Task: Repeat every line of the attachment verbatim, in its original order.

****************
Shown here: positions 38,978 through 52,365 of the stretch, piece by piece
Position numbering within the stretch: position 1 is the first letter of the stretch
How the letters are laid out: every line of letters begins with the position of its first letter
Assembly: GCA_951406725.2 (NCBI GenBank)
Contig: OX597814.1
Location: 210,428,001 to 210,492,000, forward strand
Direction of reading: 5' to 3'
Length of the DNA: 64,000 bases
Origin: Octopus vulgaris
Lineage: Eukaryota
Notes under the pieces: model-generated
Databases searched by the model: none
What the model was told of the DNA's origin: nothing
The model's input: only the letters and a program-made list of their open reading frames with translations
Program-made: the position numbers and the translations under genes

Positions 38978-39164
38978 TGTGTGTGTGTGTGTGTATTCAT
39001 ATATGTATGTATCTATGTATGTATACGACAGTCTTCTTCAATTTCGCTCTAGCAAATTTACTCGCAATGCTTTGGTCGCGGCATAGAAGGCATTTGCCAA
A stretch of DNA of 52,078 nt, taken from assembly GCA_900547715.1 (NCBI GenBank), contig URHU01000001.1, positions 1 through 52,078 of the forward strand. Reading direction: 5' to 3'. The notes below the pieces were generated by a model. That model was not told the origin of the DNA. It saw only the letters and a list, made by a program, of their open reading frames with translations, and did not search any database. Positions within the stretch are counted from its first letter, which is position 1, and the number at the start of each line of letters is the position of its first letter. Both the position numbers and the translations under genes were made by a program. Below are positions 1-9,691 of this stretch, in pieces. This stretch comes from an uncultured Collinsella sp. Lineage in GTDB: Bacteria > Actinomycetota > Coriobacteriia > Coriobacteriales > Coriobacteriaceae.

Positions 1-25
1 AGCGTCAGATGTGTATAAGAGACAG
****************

Shown here: positions 38,978 through 52,365 of the stretch, piece by piece
Position numbering within the stretch: position 1 is the first letter of the stretch
How the letters are laid out: every line of letters begins with the position of its first letter
Assembly: GCA_951406725.2 (NCBI GenBank)
Contig: OX597814.1
Location: 210,428,001 to 210,492,000, forward strand
Direction of reading: 5' to 3'
Length of the DNA: 64,000 bases
Origin: Octopus vulgaris
Lineage: Eukaryota
Notes under the pieces: model-generated
Databases searched by the model: none
What the model was told of the DNA's origin: nothing
The model's input: only the letters and a program-made list of their open reading frames with translations
Program-made: the position numbers and the translations under genes

Positions 38978-39164
38978 TGTGTGTGTGTGTGTGTATTCAT
39001 ATATGTATGTATCTATGTATGTATACGACAGTCTTCTTCAATTTCGCTCTAGCAAATTTACTCGCAATGCTTTGGTCGCGGCATAGAAGGCATTTGCCAA
A stretch of DNA of 52,078 nt, taken from assembly GCA_900547715.1 (NCBI GenBank), contig URHU01000001.1, positions 1 through 52,078 of the forward strand. Reading direction: 5' to 3'. The notes below the pieces were generated by a model. That model was not told the origin of the DNA. It saw only the letters and a list, made by a program, of their open reading frames with translations, and did not search any database. Positions within the stretch are counted from its first letter, which is position 1, and the number at the start of each line of letters is the position of its first letter. Both the position numbers and the translations under genes were made by a program. Below are positions 1-9,691 of this stretch, in pieces. This stretch comes from an uncultured Collinsella sp. Lineage in GTDB: Bacteria > Actinomycetota > Coriobacteriia > Coriobacteriales > Coriobacteriaceae.

Positions 1-25
1 AGCGTCAGATGTGTATAAGAGACAG